Hidden Figures is a based on the true story of three brilliant women of integrity who were held back and basically ignored in the fields of math and science because they were women, black women. Such bizarre and ludicrous behavior undoubtedly stalled, possibly even damaged projects at NASA.
I cringed watching Katherine Johnson, played by Taraji P. Henson, a young widow with three daughters, required to do mile-long runs to relieve herself because “there’s no colored bathrooms in this building.” Real life Katherine Johnson is 98 years old, known for calculating the trajectories for many NASA missions. In 2015 Johnson received the Presidential Medal of Freedom.
Mary Jackson, played by Janell Monae, shows what happens when brains and determination meet bigotry and pigheadedness. Jackson’s role will undoubtedly serve to motivate others experiencing discrimination.
My favorite of the three is Dorothy Vaughan, played by Octavia Spencer (The Help), whose wit, wisdom and intestinal fortitude eventually knocked down the doors of impossible. Vaughan becomes the first employee supervisor of color in the space program. Oh that audiences everywhere watching Vaughan would strive to emulate those qualities at home and in the workplace.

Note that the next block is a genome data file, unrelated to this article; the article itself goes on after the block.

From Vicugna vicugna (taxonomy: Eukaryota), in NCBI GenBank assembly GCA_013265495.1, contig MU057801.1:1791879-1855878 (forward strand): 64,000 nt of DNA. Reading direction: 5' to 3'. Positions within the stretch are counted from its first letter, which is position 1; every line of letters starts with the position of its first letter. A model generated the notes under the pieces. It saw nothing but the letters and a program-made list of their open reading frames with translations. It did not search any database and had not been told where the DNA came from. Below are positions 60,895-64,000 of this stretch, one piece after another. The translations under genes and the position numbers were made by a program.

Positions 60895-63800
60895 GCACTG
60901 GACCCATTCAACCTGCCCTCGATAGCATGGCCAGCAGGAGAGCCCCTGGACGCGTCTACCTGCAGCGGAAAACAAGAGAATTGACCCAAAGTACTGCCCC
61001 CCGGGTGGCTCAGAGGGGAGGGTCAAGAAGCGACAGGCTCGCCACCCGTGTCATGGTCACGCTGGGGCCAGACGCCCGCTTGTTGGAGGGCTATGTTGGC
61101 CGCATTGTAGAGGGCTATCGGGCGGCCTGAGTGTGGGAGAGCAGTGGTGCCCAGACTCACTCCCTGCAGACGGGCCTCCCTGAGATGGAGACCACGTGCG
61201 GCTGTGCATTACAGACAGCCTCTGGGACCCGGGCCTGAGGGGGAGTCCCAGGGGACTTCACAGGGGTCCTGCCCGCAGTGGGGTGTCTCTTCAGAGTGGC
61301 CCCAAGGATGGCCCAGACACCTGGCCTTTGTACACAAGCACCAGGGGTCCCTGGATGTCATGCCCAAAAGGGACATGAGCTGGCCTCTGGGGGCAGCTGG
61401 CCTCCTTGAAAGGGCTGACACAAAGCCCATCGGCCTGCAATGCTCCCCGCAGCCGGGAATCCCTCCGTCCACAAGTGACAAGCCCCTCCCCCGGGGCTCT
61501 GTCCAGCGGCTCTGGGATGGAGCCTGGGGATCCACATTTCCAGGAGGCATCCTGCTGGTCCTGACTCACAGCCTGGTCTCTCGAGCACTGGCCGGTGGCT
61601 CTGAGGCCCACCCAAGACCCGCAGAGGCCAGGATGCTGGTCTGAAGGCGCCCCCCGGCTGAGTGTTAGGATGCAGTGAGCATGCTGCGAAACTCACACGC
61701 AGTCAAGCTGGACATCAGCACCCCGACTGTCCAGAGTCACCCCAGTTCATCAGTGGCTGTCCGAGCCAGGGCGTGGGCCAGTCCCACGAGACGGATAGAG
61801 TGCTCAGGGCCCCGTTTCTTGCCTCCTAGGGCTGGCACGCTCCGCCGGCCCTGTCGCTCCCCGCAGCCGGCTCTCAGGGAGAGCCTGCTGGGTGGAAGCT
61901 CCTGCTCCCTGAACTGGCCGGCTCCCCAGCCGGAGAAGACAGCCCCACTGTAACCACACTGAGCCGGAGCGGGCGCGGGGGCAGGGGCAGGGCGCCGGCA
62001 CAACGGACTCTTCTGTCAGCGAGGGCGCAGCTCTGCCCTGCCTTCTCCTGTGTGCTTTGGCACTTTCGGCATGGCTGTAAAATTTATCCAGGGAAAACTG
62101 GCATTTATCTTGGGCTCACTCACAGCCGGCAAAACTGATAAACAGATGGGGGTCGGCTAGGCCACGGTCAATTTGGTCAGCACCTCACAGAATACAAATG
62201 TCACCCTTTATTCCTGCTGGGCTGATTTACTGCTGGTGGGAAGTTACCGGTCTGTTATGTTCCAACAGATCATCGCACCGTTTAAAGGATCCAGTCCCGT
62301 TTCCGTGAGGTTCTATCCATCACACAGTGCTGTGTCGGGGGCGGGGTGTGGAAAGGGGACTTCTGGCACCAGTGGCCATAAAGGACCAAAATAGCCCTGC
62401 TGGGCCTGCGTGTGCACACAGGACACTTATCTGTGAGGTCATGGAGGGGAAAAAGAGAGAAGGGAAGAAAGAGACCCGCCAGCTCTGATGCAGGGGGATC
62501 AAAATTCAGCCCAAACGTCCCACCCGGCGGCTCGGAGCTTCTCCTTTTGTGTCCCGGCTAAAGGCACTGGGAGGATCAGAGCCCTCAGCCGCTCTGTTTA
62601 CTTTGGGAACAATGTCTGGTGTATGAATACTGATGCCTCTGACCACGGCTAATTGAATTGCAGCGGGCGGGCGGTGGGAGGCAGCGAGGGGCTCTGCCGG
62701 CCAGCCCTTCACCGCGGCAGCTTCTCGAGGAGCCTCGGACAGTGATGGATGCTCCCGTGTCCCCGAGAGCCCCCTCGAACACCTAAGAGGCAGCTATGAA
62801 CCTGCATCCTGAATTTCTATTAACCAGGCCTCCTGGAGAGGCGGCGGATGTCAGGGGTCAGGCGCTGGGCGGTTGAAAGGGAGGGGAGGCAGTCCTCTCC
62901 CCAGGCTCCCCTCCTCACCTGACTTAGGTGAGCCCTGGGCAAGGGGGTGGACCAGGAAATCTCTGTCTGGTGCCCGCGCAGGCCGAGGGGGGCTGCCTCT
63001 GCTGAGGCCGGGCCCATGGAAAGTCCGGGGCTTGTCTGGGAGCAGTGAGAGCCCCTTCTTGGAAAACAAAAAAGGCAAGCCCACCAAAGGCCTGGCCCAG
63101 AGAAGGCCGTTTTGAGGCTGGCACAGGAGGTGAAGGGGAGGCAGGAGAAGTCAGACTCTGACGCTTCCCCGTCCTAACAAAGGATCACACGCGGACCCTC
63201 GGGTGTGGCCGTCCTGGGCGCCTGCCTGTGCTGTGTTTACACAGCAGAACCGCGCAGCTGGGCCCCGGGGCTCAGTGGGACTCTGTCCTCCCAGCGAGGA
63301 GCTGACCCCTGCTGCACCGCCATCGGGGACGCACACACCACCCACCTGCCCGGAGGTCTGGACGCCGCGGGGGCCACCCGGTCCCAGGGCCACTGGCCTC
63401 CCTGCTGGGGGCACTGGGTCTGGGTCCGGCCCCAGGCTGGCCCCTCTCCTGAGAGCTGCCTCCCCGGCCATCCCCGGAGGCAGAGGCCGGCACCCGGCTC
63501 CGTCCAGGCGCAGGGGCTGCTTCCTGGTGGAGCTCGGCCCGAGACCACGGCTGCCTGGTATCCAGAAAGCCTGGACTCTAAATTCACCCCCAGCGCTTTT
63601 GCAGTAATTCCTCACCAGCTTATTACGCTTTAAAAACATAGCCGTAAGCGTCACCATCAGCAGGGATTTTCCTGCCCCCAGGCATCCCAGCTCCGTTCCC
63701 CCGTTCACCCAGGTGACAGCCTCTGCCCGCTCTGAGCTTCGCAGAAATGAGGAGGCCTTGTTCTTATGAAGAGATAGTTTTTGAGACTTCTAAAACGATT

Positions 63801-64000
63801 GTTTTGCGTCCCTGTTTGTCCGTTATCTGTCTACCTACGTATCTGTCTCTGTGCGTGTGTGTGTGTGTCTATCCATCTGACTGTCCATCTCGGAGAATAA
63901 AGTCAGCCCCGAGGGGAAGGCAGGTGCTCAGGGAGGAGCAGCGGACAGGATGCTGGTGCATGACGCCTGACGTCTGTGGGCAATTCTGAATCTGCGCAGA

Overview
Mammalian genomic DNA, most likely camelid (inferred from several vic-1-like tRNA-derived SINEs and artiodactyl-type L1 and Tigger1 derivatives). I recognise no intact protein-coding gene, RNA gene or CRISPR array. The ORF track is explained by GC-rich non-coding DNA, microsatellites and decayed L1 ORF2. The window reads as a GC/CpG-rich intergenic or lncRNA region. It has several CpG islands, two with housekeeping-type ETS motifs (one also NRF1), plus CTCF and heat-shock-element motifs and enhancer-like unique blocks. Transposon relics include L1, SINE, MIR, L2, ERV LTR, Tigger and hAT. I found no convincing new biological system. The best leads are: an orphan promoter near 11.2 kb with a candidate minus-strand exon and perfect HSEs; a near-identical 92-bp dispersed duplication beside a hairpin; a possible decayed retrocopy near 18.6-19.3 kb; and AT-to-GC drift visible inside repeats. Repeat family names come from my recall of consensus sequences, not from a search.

The film is adapted from Margot Lee Shetterly’s book by the same name. She grew up with many of these brilliant mathematicians around her. Shetterly’s thoughtfully and thoroughly researched book is a read for everyone to be inspired and even more for the revelation of our history that has been as the title says, one of “hidden figures.”